Ephesians 5 Speaking and Making Melody IN the Heart

DISCUSS THIS AND OTHER ISSUES
Paul often uses parallelism: He wrote to the Ephesians and Colossians about the same time to the two cities which needed reminding that the church (ekklesia / synagogue) is antithetical to the Jewish and pagan use of musical instruments to artificially stimulate the mind.

Ephesians 5:18-19
1.Corinthians 13 Sounding Brass and Tinkling Cymbals
Ephesians 4 Unity in Diversity
Clangs and Gongs in the Classics
Ephesians 6 We Wrestle not with Musical Instruments.

Colossians 4:16 And when this epistle is read among you,
        cause that it be read also in the church of the Laodiceans;
        and that ye likewise read the epistle from Laodicea.
1Thessalonians 5:27 I charge you by the Lord that this epistle
        be read unto all the holy brethren.

Acts 15:21 For Moses of old time
        hath in every city them that PREACH him,
        being READ the synagogues every sabbath day.
The only single word in the New Testament which gave rise to making "church" primarily a musical performance to attract the "converts" is the Greek "psallo."  Psallo and Psalmos were words used by the Jews who translated the Greek Septuagint (LXX).  There are only 57 poems called mizmors which are true "psalm." Psalms generally were performed by the Levites under the King and commanders of the Army: they made brutal war and not worship.

The psallo words, like the word for SOP derive from using the bow to literally attack the human heart of an enemy. The word is used of very brutal writings and of human compositions.

Therefore, to begin to understand why something so brutal and destructive of the mind and the Word-focused church, it is important to understand how anthesis is often used to contrast honoring God and His Word to men using music "to make the lambs dumb before the slaugher."

Both ODE and PSALLO had very destructive and evil meaning in pagan worship.  Therefore, Paul's direct command was

To SPEAK that which is written for our learning
BUT Ode and Psallo in the heart. Paul said that singing out of your own spirit would be singing into the air. Therefore, singing and making melody is EXCLUDED from the outward task where we all understand that the command is to TEACH the Word of Christ in the prophets and apostles.

And ODE set to music is:
Mouso-ō , A. furnish with power of song, hosa phusis memousōke,
2. to be set to music, “ta di' ōdēs . . mousōthenta kroumataD.H.Dem.40, cf. Cat.Cod.Astr.8(3).188; to be filled with melody, “memousōtai ta peri tēn thalattan hup' ōdēs tōn petrōnPhilostr.Her.10.7.
kitharizein pros tēn ō.

Therefore, and ODE cannot include music as cannot Psalm.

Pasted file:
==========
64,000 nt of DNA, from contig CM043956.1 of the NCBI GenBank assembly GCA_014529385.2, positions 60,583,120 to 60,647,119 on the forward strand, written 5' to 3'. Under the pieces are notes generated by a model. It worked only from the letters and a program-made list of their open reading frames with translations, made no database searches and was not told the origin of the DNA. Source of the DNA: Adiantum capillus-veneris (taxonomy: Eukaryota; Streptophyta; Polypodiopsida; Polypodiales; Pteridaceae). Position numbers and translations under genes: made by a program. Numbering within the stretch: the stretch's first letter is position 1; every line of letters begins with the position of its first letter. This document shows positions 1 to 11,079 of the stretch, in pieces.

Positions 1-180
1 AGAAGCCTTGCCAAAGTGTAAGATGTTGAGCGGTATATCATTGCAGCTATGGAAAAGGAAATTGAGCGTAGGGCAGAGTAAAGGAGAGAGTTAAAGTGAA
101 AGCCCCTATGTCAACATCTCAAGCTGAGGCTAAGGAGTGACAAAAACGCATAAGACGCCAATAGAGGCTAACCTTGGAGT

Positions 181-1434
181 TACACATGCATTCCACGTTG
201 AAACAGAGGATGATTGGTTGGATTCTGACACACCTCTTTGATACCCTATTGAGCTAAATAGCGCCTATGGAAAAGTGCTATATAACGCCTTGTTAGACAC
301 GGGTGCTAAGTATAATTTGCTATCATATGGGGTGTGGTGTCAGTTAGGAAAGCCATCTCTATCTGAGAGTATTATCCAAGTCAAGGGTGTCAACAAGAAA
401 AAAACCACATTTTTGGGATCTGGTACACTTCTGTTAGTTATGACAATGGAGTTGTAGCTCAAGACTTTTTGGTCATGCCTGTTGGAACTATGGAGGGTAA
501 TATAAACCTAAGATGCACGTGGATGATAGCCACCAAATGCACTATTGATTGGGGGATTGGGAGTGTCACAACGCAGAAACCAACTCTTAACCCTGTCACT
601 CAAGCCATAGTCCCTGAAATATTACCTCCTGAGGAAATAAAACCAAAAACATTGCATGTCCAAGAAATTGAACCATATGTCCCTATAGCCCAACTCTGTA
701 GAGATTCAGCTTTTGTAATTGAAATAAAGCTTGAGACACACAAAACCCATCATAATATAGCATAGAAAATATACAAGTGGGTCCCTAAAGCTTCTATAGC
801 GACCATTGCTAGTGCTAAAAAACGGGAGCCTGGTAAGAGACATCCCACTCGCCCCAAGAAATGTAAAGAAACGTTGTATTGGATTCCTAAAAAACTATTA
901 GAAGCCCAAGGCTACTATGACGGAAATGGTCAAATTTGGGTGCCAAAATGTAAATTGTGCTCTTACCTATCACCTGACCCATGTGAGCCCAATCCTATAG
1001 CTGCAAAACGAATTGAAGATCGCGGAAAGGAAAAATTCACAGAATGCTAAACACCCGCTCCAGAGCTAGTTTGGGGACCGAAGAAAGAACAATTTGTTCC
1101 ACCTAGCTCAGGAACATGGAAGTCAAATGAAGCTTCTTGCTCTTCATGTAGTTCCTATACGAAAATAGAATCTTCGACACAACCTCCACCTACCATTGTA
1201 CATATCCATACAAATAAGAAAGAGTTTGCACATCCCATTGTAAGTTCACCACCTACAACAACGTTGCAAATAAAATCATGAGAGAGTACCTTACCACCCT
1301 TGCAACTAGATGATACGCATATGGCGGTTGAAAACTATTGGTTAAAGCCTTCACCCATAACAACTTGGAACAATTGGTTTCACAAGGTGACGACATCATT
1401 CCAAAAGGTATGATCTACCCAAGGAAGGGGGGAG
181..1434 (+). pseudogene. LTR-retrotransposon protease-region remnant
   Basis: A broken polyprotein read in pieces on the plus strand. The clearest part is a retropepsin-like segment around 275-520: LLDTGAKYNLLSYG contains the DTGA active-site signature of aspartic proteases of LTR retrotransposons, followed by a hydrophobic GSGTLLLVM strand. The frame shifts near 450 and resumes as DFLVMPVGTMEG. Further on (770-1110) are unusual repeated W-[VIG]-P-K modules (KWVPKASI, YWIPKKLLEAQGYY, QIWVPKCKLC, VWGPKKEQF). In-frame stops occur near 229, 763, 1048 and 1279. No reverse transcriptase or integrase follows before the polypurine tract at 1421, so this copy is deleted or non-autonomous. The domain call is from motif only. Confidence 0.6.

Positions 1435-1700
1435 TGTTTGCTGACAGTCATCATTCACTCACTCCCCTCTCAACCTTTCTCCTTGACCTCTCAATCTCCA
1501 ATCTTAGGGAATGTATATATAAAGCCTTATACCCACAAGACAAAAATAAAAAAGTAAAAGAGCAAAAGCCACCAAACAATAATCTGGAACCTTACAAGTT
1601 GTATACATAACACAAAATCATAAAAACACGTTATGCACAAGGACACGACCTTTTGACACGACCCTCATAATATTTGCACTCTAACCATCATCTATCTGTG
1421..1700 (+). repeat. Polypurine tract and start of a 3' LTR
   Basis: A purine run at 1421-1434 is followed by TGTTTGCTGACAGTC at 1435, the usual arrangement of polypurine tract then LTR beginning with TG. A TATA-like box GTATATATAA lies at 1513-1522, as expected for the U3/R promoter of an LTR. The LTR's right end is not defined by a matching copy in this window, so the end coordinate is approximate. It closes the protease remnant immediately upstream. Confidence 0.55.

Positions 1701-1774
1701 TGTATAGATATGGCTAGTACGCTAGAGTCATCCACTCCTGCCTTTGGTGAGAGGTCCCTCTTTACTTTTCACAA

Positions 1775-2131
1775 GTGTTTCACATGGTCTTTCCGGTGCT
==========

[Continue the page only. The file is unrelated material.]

Plat. Laws 722d yet it is only recently that we have begun, as it seems, to utter laws, and what went before was all simply preludes to laws. What is my object in saying this?
         It is to explain that all utterances and vocal expressions
        have preludes and tunings-up (as one might call them),
        which provide a kind of artistic preparation which assists towards
        the further development of the subject. Indeed, we have examples before us of preludes,
        admirably elaborated,
The command is to SPEAK the ODES
-lexis , eōs, h(, (legō B) A. speech, OPPOSITE. ōdē, Pl.Lg.816d; l. ē praxis speech or action, Id.R.396c; ho tropos tēs l. ib.400d; ta lexei dēloumena orders given by word of mouth,

lĕgo (a). To read out, read aloud, recite (esp. freq. in post-Aug. authors): “convocatis auditoribus volumen legere, etc.
Saying is legō3  5. l. ti to say something, i. e. to speak to the point or purpose, to explain more fully,
9. to boast of, tell of, Xen.: to recite what is written, labe to biblion


And ODE is the opposite of LEXIS

ANTITHETICAL PARALLELISM

The Bible is fill with the antithesis between the performing clergy of all religions using music as the primary tool to fool the foolish by literally changing the thinking power of the mind so that it accepts that which is false if it is presented by the "Muses" or the "Graces."

II. Antithetical Parallelism--The thought of the first line is expressed by an antithesis in the second;
or is counterbalanced by a contrast in the second. This parallelism is very common in the Book of Proverbs:

(a) The tongue of the wise adorneth knowledge,
{but} The mouth of the fool blurteth out folly.

Prov., xv, 2.
(b) Soundness of heart is the life of the flesh,
{but} Envy is the rot of the bones.
--Proverbs 14:30.

The thoughts of the righteous are right,
But the counsels of the wicked are deceitful. Proverbs 12:5 (NKJV)


Proverbs 15:14 The heart of him that hath understanding seeketh knowledge:
        but the mouth of fools feedeth on foolishness.

Proverbs 15.2  lingua sapientium ornat scientiam os fatuorum ebullit stultitiam

THE TONGUE

Lingua
  A. Since the tongue is an organ of speech, a tongue, utterance, speech, language:
2. The tongue or language of a people: “lingua Latina, Graeca,Cic. Fin. 1, 3, 10: “Graeca et Latina lingua, Varr. R. R. 2, 1, 6: “(Massilia) tam procul a Graecorum regionibus, disciplinis linguāque divisa,
Discī^plīna  instruction, tuition, teaching in the widest sense of the word (for syn.
cf.: ars, litterae, doctrina, scientia, cognitio  all that is taught in the way of instruction, philosophical doctrines, philosophical system
Opposite: 6. The tongue or reed of a flute, Plin. 10, 29, 43, § 84.—
Orno , “aliquem laudibus, hederā poëtam,Verg. E. 7, 25.
hĕdĕra (ĕdĕra ), ae, f., I. ivy, Hedera helix, Linn.; sacred to Bacchus, and hence wound around the thyrsus; “also made into garlands with which poets were crowned,

Poeta
maker, producer

fallācĭa , ae (abl. also fallacie, App. M. 5, p. 171), f. fallax,
I. deceit, trick, artifice, stratagem, craft, intrigue (class.; in Cic. only plur.; syn.: fraus, dolus, astus, astutia, calliditas). ex fraude, Of magical art